When Carl Franklin's One False Move appeared out of nowhere, attracting viewers and impressing critics, “nowhere” picked up added cachet. Film festivals, dominated by such unanticipated hits as The Waterdance (premiering at Telluride), Welcome to the Dollhouse (Toronto), Go Fish (Sundance), and Bob Roberts (Cannes) have made viewers more willing to take risks. For those repelled by formulaic fare, expecting the unexpected has become a driving force which encourages the production of free-spirited, try-anything films.

The corporate, market-driven thinking that has drained the art out of Hollywood has had a similarly dulling effect on some foreign industries. When high-gloss violent thrillers, such as Luc Besson's La Femme Nikita and The Fifth Element, become the most prominent French films of the decade, the appeal of small, quirky but substantial movies only grows.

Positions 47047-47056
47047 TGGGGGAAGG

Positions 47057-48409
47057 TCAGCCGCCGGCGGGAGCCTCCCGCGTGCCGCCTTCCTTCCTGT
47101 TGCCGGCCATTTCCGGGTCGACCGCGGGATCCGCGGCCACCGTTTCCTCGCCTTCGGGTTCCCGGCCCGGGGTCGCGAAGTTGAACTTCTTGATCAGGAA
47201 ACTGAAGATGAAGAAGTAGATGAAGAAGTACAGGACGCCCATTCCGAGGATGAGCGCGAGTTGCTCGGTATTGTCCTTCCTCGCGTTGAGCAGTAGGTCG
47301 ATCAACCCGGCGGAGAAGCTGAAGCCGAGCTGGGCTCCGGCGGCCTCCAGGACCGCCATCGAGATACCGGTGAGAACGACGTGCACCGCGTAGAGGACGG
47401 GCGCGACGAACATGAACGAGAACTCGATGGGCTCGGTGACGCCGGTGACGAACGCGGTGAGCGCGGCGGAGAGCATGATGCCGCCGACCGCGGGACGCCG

Karen Cooper, programmer of New York's Film Forum, which has consistently shown indies, stresses audience's sophistication, a term once applied to foreign-film audiences. She attributes the popularity of indies to the “particularization of experience,” which is harder to find in Hollywood product. “There are food stores that sell just pasta and clothing stores that sell just black. Films can do that, too, when they aren't just looking for the lowest common denominator.”

When Film Forum showed Julie Dash's Daughters of the Dust, powerful response greeted her ruminative evocation of a Gullah family in the Carolina Sea Islands. Hollywood produced Alice Walker's The Color Purple, which was misconceived by Spielberg, who took the guts out of the novel by making a clean, neat picture, but it could never have produced an idiosyncratic or visionary film like Daughters of the Dust. Hollywood couldn't be bothered by box-office receipts of $1 million (which is what Dash's film grossed).